The Brazilian real and the Mexican peso failed to capitalize on a weakness in the dollar on Friday as risk appetite was kept at bay amid volatility in stock markets and rising trade tensions.
The peso edged lower, while the real was 0.2 percent lower at 1316 GMT in its last day of trade for the year, and was on course to log a loss of nearly 15 percent in 2018 - its worst year since 2015.
"This looks like a classic risk aversion trade in currency markets," said Thu Lan Nguyen, an FX strategist at Commerzbank in Frankfurt.
On Thursday, US stocks finished higher after trading lower for most of the session, a day after the three main indices marked their biggest daily surge in nearly a decade. They looked set to open higher on Friday.
The gyrations on Wall Street had spilled over into other stock markets, leading to a volatile week for markets.
Meanwhile, a report that Washington was considering an order that could bar US firms from using products made by China's Huawei Technologies and ZTE had investors worried about an escalation in the trade war between the two countries. But, tracking the global stock market rally, stocks in Sao Paulo rose 1.5 percent, on track for its best day in four weeks. The index looked set to post yearly gains for a third straight year.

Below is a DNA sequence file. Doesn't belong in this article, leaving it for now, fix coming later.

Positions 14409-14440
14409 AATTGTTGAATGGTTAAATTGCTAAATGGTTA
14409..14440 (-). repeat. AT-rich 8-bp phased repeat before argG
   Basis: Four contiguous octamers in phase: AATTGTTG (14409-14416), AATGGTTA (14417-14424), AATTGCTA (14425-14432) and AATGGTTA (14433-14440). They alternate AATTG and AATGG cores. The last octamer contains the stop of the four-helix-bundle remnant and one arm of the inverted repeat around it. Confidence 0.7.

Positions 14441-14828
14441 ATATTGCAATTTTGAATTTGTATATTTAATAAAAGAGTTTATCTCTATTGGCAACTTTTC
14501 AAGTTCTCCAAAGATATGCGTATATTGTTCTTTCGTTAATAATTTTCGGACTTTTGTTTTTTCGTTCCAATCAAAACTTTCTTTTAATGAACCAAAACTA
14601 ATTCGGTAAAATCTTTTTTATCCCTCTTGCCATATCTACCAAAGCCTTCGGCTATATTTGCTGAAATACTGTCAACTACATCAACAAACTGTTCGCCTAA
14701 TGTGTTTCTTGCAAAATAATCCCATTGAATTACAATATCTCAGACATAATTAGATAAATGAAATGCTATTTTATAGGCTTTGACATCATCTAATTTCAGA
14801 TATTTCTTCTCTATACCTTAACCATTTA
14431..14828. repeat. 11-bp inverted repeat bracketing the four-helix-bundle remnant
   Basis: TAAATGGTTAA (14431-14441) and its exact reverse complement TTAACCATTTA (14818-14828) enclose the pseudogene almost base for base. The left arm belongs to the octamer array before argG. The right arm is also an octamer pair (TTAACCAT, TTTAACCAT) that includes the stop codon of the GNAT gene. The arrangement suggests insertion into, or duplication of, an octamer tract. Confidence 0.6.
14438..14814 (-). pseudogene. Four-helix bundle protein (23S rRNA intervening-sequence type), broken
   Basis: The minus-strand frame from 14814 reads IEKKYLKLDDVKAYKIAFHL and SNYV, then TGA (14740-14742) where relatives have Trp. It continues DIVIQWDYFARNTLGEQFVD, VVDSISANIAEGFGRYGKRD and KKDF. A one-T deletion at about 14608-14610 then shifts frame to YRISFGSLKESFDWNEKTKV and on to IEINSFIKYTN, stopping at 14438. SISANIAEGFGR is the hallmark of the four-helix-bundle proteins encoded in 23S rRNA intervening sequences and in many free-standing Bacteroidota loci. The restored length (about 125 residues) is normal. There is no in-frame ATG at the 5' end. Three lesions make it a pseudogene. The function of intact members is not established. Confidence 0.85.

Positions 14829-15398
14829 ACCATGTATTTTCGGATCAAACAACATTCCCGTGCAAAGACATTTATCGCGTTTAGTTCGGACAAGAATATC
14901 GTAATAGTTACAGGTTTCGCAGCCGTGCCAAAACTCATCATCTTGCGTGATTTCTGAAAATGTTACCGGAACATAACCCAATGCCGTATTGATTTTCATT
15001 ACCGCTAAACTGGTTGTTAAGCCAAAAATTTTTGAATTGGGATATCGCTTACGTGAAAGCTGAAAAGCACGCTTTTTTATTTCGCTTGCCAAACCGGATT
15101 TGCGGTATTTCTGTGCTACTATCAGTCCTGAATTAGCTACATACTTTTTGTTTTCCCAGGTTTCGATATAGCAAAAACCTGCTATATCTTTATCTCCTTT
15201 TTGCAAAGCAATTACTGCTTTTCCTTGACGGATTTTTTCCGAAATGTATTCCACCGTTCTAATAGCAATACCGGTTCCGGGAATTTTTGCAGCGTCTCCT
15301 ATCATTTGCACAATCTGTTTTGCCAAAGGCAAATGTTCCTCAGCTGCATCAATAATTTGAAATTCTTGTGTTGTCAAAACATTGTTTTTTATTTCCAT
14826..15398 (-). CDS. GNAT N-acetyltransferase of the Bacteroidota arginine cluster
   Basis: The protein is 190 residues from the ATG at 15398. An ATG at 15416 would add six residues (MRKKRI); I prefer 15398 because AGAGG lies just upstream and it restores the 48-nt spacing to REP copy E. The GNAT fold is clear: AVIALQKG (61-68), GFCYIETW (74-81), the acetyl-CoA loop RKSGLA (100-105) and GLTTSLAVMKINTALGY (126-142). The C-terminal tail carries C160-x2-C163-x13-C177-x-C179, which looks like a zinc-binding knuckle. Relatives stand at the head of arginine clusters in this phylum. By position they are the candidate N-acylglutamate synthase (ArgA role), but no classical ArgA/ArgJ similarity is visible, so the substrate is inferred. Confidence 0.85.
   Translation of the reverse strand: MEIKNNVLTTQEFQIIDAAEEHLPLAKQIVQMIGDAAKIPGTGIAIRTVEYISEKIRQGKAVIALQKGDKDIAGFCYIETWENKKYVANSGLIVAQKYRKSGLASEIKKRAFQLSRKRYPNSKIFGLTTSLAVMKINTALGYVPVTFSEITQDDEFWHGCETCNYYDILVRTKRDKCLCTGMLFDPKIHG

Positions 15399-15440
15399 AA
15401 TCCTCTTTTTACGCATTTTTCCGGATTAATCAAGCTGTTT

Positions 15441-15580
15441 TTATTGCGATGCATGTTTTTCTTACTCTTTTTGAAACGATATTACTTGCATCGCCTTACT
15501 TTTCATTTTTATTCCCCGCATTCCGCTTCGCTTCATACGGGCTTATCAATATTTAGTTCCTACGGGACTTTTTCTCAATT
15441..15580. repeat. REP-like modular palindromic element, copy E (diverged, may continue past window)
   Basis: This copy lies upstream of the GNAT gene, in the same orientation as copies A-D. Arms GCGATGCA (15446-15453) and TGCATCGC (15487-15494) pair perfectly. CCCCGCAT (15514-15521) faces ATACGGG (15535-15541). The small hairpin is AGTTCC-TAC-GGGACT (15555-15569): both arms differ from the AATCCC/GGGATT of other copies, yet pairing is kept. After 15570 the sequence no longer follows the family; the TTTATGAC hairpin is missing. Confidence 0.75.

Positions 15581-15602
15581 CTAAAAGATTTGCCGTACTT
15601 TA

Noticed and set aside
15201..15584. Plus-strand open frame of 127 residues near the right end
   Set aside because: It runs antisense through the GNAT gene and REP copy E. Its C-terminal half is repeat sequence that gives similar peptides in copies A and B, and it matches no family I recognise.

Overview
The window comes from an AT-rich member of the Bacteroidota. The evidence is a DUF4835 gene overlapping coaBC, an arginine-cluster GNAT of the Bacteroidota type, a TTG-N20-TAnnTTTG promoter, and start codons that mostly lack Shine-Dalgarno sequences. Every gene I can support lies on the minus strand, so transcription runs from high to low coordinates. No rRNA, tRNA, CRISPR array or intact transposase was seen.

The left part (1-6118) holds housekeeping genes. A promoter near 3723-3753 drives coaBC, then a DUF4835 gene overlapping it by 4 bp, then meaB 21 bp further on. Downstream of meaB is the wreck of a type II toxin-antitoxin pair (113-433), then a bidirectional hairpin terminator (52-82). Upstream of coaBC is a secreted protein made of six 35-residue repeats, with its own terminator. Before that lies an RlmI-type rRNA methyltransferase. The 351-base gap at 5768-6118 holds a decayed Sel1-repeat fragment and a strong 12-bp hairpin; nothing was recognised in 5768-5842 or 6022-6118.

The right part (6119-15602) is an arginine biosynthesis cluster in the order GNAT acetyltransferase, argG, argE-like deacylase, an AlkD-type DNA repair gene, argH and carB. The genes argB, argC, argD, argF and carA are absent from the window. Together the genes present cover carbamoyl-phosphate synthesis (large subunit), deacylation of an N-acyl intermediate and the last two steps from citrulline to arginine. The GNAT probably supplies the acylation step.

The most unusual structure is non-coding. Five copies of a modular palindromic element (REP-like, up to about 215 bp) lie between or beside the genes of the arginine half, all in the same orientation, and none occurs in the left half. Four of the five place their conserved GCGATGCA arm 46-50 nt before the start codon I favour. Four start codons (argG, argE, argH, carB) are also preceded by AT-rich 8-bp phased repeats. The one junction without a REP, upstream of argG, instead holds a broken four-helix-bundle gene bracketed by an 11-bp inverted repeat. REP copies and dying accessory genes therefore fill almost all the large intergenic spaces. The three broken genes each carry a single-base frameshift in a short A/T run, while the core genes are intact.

On the day, gains were broad-based with shares of state oil company Petrobras being the top gainer.
In Chile, stocks hit their highest in a week, and the currency also rose, in line with copper prices - the country's main export.